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The Humour Must Come OutThe Humour Must Come Out

The Humour Must Come Out

Humanity's hunger for humour comes from our deep belief that the absurdity and darkness of the world can be absorbed, transformed, and sanctified, writes Peter Stockland.

Peter Stockland
4 minute read
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Seeking to relieve creeping autumnal gloom a few weeks ago, I treated a friend of mine to one of my many favourite jokes.

“A customer walks into an international tea shop in Liverpool and sees the day’s special is an Australian blend featuring local hints of Merseyside flavouring. The owner behind the counter explains that it’s an ingenious confection marrying the best of the billabong and water straight out of the Mersey River right there in Liverpool. When it arrives, the customer notices there are bits of hair and bone and what looks like claw floating in the tea, and demands they be immediately removed. ‘Sir,” snaps the owner. “I’ll have you know that the Koala Tea of Mersey is not strained.’”

There was the descent of what venerated Montreal Canadiens sportscaster Danny Gallivan immortally called “a degree of quietude” over the friend. Thinking she needed a hand with the literary reference, I began to explain it was a play on “the quality of mercy is not strained” from Shakespeare’s The Merchant of Venice.

“I get it,” she said, raising hands to ears. “You need help.”

Perhaps I should have substituted the one about the narcissistic chess masters who were thrown out of the lobby of the Chateau Laurier because the manager was tired of hearing chess nuts boasting in an open foyer. Then again, that might not have produced the sought-after ba-da-boom effect, either.  Some people, as the saying goes, just have no sense of hee-haw.

Humour is a funny thing. People love to laugh except when they don’t. It can be a perilous thing, too. In recent years, we seem to have returned to a medieval approach to jocularity. Playing the fool the wrong way can be instant grounds for Twitter-whipping, grovelling self-incrimination, and flagellated appeals for forgiveness, followed by loss of status and the rudiments of economic subsistence.

Yet we persist. Well, I do anyway, along with the admittedly dwindling coterie of har-dee-har specialists who get genuine tears in our eyes retailing and re-telling the funniest joke in the world, the one about the man who had an orange for a head. Trust me. You’ll want to hear it. Unless you’re one of those dry types don’t give a fig for good humour.

Being an optimist, I remain convinced the pursed-lip crowd simply cannot and will not prevail over the fundamental human need to yuk it up. A long-ago friend of mine had a combination mantra that doubled as a HazMat level warning: “The humour must come out.” In her case, sometimes the saying did triple duty as a quasi-apology after the fact.

She was, however, perfectly right. The humour must come out. So it does in manifold weird and wonderfully laughable ways. Earlier this year, I met a charming Newfoundlander who told me about a place he visits on The Rock where a kind of civic obligation is collecting, collating, and sharing parrot jokes.

Walk into any bar in the town, he said, and people will soon be inviting you to pull up a chair and swap parrot punch lines. I thought he might be pulling my leg until he segued into a variation on the theme with a joke about a penguin so ribald it should have come with its own bright orange NSFW warning.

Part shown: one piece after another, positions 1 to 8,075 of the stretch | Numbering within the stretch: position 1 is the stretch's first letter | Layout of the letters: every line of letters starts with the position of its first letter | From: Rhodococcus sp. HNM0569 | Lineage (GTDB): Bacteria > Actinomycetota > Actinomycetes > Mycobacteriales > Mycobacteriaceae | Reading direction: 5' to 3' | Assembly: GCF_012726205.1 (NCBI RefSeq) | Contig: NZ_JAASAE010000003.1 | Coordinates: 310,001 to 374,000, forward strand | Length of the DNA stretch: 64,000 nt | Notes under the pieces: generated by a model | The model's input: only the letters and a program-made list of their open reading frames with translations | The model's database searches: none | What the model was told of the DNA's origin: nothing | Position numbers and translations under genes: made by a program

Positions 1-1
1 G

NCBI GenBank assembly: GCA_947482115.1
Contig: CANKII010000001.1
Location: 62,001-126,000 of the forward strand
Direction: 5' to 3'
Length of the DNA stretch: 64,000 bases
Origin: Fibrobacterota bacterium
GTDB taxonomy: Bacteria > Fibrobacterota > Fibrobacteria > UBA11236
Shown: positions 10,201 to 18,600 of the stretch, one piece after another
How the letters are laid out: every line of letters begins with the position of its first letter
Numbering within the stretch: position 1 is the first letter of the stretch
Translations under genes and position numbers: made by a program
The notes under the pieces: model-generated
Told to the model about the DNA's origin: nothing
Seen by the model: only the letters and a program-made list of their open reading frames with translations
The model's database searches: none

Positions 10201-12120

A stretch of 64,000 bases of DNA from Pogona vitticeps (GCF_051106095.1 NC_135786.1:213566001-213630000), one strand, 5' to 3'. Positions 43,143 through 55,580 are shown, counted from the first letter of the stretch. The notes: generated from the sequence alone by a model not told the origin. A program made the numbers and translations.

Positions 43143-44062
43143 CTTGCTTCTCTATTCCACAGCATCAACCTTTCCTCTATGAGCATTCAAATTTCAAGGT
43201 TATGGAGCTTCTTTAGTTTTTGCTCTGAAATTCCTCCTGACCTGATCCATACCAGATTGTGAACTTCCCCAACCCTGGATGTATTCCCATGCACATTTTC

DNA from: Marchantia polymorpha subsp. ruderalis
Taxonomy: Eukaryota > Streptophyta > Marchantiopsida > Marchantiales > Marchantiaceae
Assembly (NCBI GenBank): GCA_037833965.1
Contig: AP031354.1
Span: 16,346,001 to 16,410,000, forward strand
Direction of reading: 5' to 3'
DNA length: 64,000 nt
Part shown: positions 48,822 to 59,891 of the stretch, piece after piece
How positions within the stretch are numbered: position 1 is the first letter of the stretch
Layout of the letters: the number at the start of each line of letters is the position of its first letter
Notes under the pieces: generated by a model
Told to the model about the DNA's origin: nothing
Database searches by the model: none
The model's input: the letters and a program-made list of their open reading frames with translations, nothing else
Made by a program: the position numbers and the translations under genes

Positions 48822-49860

Envisioning an entire populace making merry about sea birds leads to the true mystery of well told jokes: Where do they come from, how do they survive, and what gets them from place to place in persistently recognizable form? Anthropologists and psychologists have their theories, of course. In their seriousness, they sometimes forget Freud’s dictate that sometimes a cigar is just a cigar – unless it’s the one the vicar asked the organist to light for him.

I used to work for a magazine that had as one of its trademarks the phrase “Laughter is the Best Medicine.” I profoundly disagreed, and still do, with that characterization. Jokes are not pharmaceuticals. A belly laugh is not prescriptive. Crying with laughter is not mere therapy.

Humour is, at heart, a crucial form of the three supernatural virtues: faith, hope and charity. We believe in the essence of laughter because we believe implicitly that the absurdity and darkness of the world can be absorbed, transformed and sanctified. Our hope in comic moments is making the painful incongruities of the past a shared part of at least a momentarily brighter future. And, of course, we give the punchline and the attempt at creating laughter freely, in charity, that is, out of love.

My own conviction is that our hunger for the funny comes from the same place as the desire for friendship and the satisfaction of faith: that is, as a gift from God. I've written before about the magnificent cosmic jest that is Christianity with its perfectly timed overturning of previous predictable tales about the world; an eternal story told in a way that makes us want to burst out with joy to the world.

Funnily enough, that is exactly what many of us are about to do in only a few days time: welcome Christ the King to his birthplace in a Bethlehem stable whence he will bring salvation to the world. Just when the the creep of autumnal gloom becomes almost too much to, ummm, bear, the merriness of Christmas arrives with its love and, above all, laughter.

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